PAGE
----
New Delhi: The Punjab government has appointed Power Finance Corp. (PFC) to help it bid out a 2,000MW project using the ultra mega power project (UMPP) model. PFC is the nodal agency in charge of the Centre’s UMPP initiative.
Punjab, which generates a little more than half the power it needs, wants to adopt this model for power projects where the government acquires all clearances required for a project and then calls for bids from power generation companies. “We have been asked by the Punjab government to help them bid out the project on the same lines as we have been doing for the UMPPs. They want our help as we have developed a significant skill set while working on the UMPPs,” a senior PFC executive who did not wish to be identified said. The Punjab project could require an investment of Rs8,000 crore.
“PFC has the expertise to undertake such an exercise and have already successfully demonstrated it in the case of UMPPs by awarding the three projects at Sasan (Madhya Pradesh), Mundra (Gujarat) and Krishnapattnam (Andhra Pradesh). With the project size being comparatively smaller in Punjab’s case, they would be able to do it more efficiently and in a faster manner,” said a Mumbai-based power sector analyst who did not wish to be identified because he is not authorized by his company to speak to the media.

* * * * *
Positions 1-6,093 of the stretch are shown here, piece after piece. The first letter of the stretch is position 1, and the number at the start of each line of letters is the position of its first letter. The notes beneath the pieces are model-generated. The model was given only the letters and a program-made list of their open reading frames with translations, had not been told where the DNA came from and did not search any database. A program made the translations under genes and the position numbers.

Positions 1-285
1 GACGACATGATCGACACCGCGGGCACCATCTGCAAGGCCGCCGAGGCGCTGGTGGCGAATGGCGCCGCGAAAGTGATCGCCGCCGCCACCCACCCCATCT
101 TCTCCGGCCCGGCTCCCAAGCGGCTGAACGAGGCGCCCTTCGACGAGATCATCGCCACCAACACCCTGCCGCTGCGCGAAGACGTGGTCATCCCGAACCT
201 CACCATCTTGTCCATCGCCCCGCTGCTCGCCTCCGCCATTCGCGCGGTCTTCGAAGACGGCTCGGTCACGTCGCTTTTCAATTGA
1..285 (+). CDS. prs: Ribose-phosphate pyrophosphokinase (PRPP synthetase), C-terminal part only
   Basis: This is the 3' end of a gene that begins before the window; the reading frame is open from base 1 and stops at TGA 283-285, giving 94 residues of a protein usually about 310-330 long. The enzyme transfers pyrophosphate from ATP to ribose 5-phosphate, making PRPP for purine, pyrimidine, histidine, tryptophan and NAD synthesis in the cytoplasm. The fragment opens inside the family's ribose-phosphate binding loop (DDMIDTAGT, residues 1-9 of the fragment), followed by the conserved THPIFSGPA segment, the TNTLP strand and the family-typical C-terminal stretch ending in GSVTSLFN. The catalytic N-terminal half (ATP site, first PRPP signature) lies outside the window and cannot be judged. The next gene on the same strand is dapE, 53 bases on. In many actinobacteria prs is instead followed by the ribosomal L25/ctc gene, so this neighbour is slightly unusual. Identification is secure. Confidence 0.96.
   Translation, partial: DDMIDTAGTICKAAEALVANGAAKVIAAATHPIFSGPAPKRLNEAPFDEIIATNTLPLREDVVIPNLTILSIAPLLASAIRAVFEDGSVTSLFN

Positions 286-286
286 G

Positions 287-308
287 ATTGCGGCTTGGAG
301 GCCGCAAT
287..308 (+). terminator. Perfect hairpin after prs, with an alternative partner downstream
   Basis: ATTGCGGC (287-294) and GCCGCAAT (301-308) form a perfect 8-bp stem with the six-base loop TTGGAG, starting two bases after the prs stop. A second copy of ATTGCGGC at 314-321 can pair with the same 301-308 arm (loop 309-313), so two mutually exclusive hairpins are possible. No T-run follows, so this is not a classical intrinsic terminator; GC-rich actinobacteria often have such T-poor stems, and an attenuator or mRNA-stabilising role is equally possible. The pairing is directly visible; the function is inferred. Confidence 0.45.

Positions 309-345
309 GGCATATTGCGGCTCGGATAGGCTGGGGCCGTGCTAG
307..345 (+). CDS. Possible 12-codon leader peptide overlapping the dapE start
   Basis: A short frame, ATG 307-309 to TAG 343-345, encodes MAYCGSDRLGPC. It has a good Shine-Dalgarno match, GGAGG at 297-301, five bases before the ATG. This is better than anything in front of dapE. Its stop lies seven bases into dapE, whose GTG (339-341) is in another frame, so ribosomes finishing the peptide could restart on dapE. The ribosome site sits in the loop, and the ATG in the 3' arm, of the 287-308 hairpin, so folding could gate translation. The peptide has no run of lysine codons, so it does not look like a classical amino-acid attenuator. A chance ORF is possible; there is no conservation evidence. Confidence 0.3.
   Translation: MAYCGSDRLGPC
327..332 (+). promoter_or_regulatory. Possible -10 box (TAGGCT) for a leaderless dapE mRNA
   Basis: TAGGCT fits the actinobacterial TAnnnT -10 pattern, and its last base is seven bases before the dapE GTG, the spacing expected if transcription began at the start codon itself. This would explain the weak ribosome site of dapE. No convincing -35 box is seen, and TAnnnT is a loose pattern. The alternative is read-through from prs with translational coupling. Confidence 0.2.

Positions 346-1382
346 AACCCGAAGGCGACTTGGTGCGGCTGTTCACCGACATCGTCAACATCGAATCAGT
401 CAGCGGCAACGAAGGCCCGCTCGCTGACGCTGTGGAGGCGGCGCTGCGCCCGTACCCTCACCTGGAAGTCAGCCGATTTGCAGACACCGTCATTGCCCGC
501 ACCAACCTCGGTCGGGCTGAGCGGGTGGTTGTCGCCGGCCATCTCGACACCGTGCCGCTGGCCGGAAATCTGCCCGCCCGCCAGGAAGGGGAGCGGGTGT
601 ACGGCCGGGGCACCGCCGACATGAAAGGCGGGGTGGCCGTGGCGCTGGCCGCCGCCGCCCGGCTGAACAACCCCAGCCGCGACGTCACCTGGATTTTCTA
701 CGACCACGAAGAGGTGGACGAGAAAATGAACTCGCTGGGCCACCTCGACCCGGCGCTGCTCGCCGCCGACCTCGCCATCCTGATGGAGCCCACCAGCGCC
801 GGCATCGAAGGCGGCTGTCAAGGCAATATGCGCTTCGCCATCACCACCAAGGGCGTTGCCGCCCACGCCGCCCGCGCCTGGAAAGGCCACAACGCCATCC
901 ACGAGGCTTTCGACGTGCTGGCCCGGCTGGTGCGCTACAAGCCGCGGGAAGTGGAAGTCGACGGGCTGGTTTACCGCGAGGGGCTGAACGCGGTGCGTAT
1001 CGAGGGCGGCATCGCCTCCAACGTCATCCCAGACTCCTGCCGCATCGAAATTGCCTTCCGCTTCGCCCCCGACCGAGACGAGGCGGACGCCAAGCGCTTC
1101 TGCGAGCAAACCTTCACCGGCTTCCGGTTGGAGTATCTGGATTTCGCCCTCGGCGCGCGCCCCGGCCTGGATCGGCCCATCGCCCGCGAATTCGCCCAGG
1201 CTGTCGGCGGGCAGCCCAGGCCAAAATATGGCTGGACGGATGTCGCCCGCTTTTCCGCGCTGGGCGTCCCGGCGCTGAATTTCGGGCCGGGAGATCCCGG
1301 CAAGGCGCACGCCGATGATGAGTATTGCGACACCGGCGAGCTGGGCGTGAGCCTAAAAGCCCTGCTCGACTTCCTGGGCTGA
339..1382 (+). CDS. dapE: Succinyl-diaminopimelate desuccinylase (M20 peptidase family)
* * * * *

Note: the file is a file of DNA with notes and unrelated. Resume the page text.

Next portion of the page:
Punjab has a power requirement of 11,000MW, of which around 6,000MW is sourced from within the state. The state government has been exploring various ways to increase its power generation capacity. Mint had reported on 1 November that the state had appointed Rural Electrification Corp. as a consultant to help it start projects that involve the so-called case-I type of bidding where states do not have to get any clearances for the project.
UMPPs follow a case-II type of competitive tariff-based bidding where a special purpose vehicle (SPV) is set up which takes care of all regulatory requirements. The SPV then gets transferred to the developer who gets selected through the competitive bidding process.
The Union power ministry has been asking the states to develop power projects on their own, but based on the UMPP model to address power shortages in the country.
India has a power generation capacity of 1,35,006MW, which is insufficient to meet the growing needs of the world’s second fastest growing economy. Power shortages have been identified as a key infrastructure bottleneck and analysts say India will miss its target of adding 78,577MW of power generation capacity by 2012 because of shortage of equipment.